Sunday, January 24, 2016

"Education credentials are our country's caste system"

Before I really get into this blog post, I think I need to state a couple of things.  I went to university in the UK at a time when only 2% of 18 year olds went to university.  I was the first person ever in my family to attend a university, and yet with free tuition and student grants it was probably the easiest time to attend.  Since the figures for actually getting a Bachelor's degree were so tiny, the proportion of those getting a Master's degree or PhD were much smaller still.  Only one of my friends from this time stayed on at university and got a PhD.  None of the people I started teaching with have ever felt the need to get a Master's degree.

It's different for my American colleagues, however, many of whom are in a situation where they need to continue to earn "credits" in order to keep their teaching licences.  It was quite a shock to me that after collecting a number of college credits for attending various PD opportunities, that these people were then eligible for Master's degrees.   Many American schools pay higher for people with qualifications, even though there is no correlation at all between quality of teaching and qualifications of the teacher - this is another incentive to enrol in more courses for more credits.  But maybe things are changing.  In the book Most Likely to Succeed, Tony Wagner and Ted Dintersmith write that companies are wanting to hire creative problem solvers, able to invent ways to add value to their organizations, but that these skills are found in very few graduates.  In fact, they write, there is a huge contradiction between what students need to do to earn a college degree and what makes them most likely to succeed in the world of work.

When I arrived at my current school I was offered the opportunity to get an M.Ed in Educational Leadership.  While I chose not to do this, I think it would have been impossible in any case.  When I graduated from university I had a degree.  There were no such things as transcripts or GPAs in the UK in the 1970s or 80s.  I'd never even been asked for them until 4 years ago!  I did contact my university, and was told that they couldn't provide such things: there was a single track to an academic degree, not a sort of pick-and-mix system, and all they could provide me with would be a copy of my degree certificate.

Part 1 of Most Likely to Succeed addresses the way we "worship at the alter of academic credentials", where people are obsessed with degrees.  They point out that despite our enormous investment in education, the majority of students leaving university lack the skills necessary to get a good job - the figure quoted from a Gallup poll is that only 11% of business leaders believe that college prepares students for success at work.  Possibly this is also shown in the fact that over half of those leaving colleges end up doing jobs that anyone leaving high school could do.  Yet, despite this, 94% of US adults believe a college degree is critically important to career prospects.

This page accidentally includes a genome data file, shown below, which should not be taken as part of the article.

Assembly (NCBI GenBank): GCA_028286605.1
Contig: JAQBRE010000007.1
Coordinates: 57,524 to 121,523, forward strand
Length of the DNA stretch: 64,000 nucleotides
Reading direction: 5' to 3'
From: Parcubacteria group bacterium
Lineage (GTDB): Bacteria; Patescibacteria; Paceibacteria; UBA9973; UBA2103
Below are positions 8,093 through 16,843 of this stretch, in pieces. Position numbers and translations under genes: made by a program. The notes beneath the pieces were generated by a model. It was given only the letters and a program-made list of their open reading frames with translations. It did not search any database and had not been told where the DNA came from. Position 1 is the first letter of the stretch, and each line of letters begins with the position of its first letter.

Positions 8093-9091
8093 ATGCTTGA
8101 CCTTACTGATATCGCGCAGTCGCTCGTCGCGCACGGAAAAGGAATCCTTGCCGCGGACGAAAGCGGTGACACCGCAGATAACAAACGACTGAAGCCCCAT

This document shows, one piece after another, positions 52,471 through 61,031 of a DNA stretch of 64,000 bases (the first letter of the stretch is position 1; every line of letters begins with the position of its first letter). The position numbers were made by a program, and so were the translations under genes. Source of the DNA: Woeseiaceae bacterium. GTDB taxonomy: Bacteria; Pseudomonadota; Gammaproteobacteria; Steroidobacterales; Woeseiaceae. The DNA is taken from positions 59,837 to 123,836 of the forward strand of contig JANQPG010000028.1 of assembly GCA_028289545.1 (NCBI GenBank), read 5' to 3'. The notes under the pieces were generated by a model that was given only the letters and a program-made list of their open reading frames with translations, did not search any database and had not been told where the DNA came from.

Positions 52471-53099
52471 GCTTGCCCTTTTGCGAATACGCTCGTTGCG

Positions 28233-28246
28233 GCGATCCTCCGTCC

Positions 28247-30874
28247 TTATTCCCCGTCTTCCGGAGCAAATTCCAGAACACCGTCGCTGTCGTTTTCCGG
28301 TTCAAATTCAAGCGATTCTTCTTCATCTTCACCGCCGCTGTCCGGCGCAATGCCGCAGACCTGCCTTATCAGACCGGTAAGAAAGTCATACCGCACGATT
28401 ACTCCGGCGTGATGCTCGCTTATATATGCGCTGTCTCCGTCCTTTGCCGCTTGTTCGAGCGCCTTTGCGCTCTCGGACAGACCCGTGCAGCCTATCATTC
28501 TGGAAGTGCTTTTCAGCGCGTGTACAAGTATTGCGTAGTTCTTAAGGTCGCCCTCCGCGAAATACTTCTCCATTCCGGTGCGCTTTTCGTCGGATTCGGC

Wagner and Dintersmith argue that the US education system is chasing the wrong goal - trying to perform the same way as students in Singapore on standardized tests.  They argue a better goal is to educate youth for a world of innovation and opportunity.  We don't need to memorize and regurgitate facts any more.  We need to do something with what we know.  We need to move away from the "caste" system of hands-on education that leads to the trades and the lower classes, and academic education around abstract ideas that is for the gifted and upper classes.  Such thinking has led to almost all hands-on activities being removed from the K-12 curriculum.

Later in the book they look at school mission statements - most have goals such as helping students to discover their passions, to develop character and be responsible citizens and so on.  And yet when they have observed how students at these schools are taught and evaluated, it's clear that the real "mission" of the schools is simply to cover content that can be tested:  the focus is on memorization and recall, "a hollow process of temporarily retaining the information required to get acceptable grades on tests".  They write that for students discovering their passions and purpose is essential - young people who pursue a career for which they have no passion will likely be unhappy, unsuccessful or both.

There is one paragraph that really rings true for me:
We prioritize measuring irrelevant things and drill the innovation and creativity out of our youth.  A small number of our most talented will escape the damage of school and go on to create successful new companies and unimaginable wealth.  Our wealthiest parents will continue to get their kids into top colleges, arrange the "right" internships and - despite education's failings - help their advantaged kids pull ahead ... As the ranks of chronically unemployed youth swell, the rift between the unrelenting rich and the disenfranchised rest will rip our society apart.  We will fail as a country, not because other nations defeated us, but because we defeated ourselves.
Photo Credit: Theen ... via Compfight cc

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